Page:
Walker becomes the sixth member of Hamilton’s 2017 recruiting class that was previously headlined by four-star 7-footer Ikechukwu Obiagu. That group will be tasked to retool a team losing not only major NBA-level talent, but also major production. The Seminoles won’t return a single player who averaged double-digit points per-game last year and just one who played at least 20 minutes per night.

Michigan returns Mo Wagner, loses D.J. Wilson

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The best-case scenario did not take place for Michigan this week.

The Wolverines waited for four weeks to hear back from their pair of mobile big men, and the news on Mo Wagner was positive. The 6-foot-10 junior from Germany announced on Wednesday that he will return to school after testing the NBA Draft waters.

The news was not as fortunate with D.J. Wilson, who announced less than ten hours before the deadline that he will be signing with an agent and turning pro. Wilson is projected as a late first round or early second round pick.

Without Wilson in the fold, Michigan lacks some front court depth, which will probably be enough to keep them out of the preseason top 25.

Gonzaga to return Johnathan Williams III

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Losing Nigel Williams-Goss and Zach Collins to the professional ranks probably torpedoed Gonzaga’s chance of making another run to the NCAA tournament national title game, but after Johnathan Williams III announced on Wednesday that he will be returning to school and withdrawing from the NBA Draft, Gonzaga does appear to be a favorite to win the WCC title again.

Williams is now Gonzaga’s leading returning scorer and rebounder, anchoring a front court that also loses Przemek Karnowski to graduation. He was expected to go undrafted.

With Williams back in the fold, the Zags should be right there with Saint Mary’s in the race for the WCC title. Josh Perkins, Silas Melson and Killian Tillie all return as well.

ESPN was the first to report the news.

Injured Gamecocks point guard Blanton gives up basketball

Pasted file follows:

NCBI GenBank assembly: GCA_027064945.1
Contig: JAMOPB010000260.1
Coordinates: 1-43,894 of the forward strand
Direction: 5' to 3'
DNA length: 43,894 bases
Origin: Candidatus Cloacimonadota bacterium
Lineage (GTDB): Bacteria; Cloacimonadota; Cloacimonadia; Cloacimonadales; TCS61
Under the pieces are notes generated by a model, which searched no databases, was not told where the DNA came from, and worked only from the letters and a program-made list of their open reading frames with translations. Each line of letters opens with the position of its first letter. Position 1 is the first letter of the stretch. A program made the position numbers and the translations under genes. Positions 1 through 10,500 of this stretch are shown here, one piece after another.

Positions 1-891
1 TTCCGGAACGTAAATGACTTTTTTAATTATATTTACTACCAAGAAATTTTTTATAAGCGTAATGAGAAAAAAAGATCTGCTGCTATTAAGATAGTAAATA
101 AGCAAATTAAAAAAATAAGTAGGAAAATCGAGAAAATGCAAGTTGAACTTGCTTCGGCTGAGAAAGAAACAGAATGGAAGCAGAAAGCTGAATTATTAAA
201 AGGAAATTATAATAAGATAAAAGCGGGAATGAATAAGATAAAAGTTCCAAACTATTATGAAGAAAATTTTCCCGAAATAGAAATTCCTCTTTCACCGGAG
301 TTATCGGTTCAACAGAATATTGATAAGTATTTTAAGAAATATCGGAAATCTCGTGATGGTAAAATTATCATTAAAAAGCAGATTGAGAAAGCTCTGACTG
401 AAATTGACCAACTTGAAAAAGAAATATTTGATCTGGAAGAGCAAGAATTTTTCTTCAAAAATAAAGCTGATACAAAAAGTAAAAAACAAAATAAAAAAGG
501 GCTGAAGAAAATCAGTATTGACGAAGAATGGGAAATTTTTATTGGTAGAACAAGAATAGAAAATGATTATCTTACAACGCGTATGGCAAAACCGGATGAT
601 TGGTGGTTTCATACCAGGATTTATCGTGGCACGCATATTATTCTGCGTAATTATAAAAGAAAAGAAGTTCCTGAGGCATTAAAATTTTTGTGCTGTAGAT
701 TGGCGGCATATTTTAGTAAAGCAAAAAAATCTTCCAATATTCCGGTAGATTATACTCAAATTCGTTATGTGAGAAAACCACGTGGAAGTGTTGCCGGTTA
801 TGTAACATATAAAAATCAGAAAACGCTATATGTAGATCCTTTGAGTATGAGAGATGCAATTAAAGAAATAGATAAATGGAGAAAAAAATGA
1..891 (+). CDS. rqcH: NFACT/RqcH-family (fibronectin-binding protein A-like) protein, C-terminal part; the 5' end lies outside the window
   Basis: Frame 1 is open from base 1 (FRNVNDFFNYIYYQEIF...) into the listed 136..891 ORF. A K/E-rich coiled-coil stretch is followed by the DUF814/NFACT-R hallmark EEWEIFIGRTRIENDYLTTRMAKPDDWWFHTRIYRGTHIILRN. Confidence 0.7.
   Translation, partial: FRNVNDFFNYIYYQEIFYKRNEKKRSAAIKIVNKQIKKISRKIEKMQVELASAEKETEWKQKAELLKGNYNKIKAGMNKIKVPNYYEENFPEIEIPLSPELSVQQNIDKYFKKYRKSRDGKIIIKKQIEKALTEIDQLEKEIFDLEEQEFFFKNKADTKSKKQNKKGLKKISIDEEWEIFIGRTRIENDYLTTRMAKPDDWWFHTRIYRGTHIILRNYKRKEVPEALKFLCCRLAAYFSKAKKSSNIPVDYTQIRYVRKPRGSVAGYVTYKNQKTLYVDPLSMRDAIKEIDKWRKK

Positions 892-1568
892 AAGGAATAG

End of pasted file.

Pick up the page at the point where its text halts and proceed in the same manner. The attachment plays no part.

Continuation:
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COLUMBIA, S.C. (AP) — South Carolina guard TeMarcus Blanton is giving up basketball after struggling with a serious hip injury he suffered before his freshman season.

Gamecocks coach Frank Martin says Blanton told him he could not get his body to respond to a level that would allow him to continue playing basketball. Blanton is a 6-foot-5 junior from Locust Grove, Georgia, who hurt his hip during preseason for the 2014-15 season. He needed surgery and could not return to the court until his sophomore year.

Blanton played in 29 games, averaging 1.4 points a game.

He said on social media he is grateful to his coaches, teammates and South Carolina fans, “but my journey of basketball has come to an end.”

Blanton received a medical exemption from the Southeastern Conference to remain part of the Gamecocks’ program moving forward.

North Carolina’s Tony Bradley to remain NBA Draft

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For the first time in a decade and just the third time in 14 seasons as UNC’s head coach, Roy Williams has a one-and-done player.

North Carolina’s Tony Bradley will sign with an agent and remain in the NBA Draft.

Bradley had an impressive freshman season, averaging 7.1 points and 5.1 boards in less than 15 minutes per game as the sixth-man for the national title-winning Tar Heels. He initially declared for the draft without signing with an agent, testing the waters, and the feedback was positive: He’ll likely be a late first round or early second round pick.

As the process dragged on, it became fairly evident that Bradley would keep his name in the draft, and that is a massive blow for a UNC team that is already losing Kennedy Meeks and Isaiah Hicks, not to mention Justin Jackson.

As it stands, Roy Williams will likely start the following lineup next season: Joel Berry II, Kenny Williams and Theo Pinson on the perimeter with Luke Maye and either Brandon Huffman or Garrison Brooks, both freshmen, alongside him. Williams is one of the few coaches left in the sport that still relies on playing two bigs and utilizing an overwhelming front court to win games, and that is not going to be an easy thing to do with that group of bigs.

UNC’s perimeter is strong. Berry will likely be a preseason all-american while Pinson and Williams are both above average role players on the wings.

But without that hoss in the paint — Bradley, like Berry, would have popped up on preseason all-american teams — the Tar Heels are going to have a tough time making a run at an ACC title, let alone a third straight trip to the national title game.

North Carolina is currently ranked 18th in the NBC Sports preseason top 25.